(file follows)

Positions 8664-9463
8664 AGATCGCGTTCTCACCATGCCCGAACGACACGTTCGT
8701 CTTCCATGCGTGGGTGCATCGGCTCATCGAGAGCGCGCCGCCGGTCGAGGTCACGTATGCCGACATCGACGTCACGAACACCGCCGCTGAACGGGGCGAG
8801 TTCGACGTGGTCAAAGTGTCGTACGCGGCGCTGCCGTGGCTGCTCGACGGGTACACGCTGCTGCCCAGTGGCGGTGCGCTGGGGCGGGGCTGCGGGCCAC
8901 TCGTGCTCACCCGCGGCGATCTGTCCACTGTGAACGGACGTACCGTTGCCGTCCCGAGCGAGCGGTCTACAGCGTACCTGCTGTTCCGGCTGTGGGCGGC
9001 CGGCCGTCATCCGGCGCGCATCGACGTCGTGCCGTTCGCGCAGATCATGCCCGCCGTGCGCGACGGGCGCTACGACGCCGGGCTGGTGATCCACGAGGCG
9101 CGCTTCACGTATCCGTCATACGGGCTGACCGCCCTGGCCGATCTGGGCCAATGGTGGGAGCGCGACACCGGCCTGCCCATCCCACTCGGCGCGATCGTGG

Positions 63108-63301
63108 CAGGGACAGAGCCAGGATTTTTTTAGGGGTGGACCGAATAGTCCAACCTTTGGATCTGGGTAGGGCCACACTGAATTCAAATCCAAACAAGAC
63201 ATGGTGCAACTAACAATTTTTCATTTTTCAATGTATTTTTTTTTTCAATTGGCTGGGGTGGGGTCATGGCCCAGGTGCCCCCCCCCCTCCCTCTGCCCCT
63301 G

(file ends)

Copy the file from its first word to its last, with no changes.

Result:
Positions 8664-9463
8664 AGATCGCGTTCTCACCATGCCCGAACGACACGTTCGT
8701 CTTCCATGCGTGGGTGCATCGGCTCATCGAGAGCGCGCCGCCGGTCGAGGTCACGTATGCCGACATCGACGTCACGAACACCGCCGCTGAACGGGGCGAG
8801 TTCGACGTGGTCAAAGTGTCGTACGCGGCGCTGCCGTGGCTGCTCGACGGGTACACGCTGCTGCCCAGTGGCGGTGCGCTGGGGCGGGGCTGCGGGCCAC
8901 TCGTGCTCACCCGCGGCGATCTGTCCACTGTGAACGGACGTACCGTTGCCGTCCCGAGCGAGCGGTCTACAGCGTACCTGCTGTTCCGGCTGTGGGCGGC
9001 CGGCCGTCATCCGGCGCGCATCGACGTCGTGCCGTTCGCGCAGATCATGCCCGCCGTGCGCGACGGGCGCTACGACGCCGGGCTGGTGATCCACGAGGCG
9101 CGCTTCACGTATCCGTCATACGGGCTGACCGCCCTGGCCGATCTGGGCCAATGGTGGGAGCGCGACACCGGCCTGCCCATCCCACTCGGCGCGATCGTGG

Positions 63108-63301
63108 CAGGGACAGAGCCAGGATTTTTTTAGGGGTGGACCGAATAGTCCAACCTTTGGATCTGGGTAGGGCCACACTGAATTCAAATCCAAACAAGAC
63201 ATGGTGCAACTAACAATTTTTCATTTTTCAATGTATTTTTTTTTTCAATTGGCTGGGGTGGGGTCATGGCCCAGGTGCCCCCCCCCCTCCCTCTGCCCCT
63301 G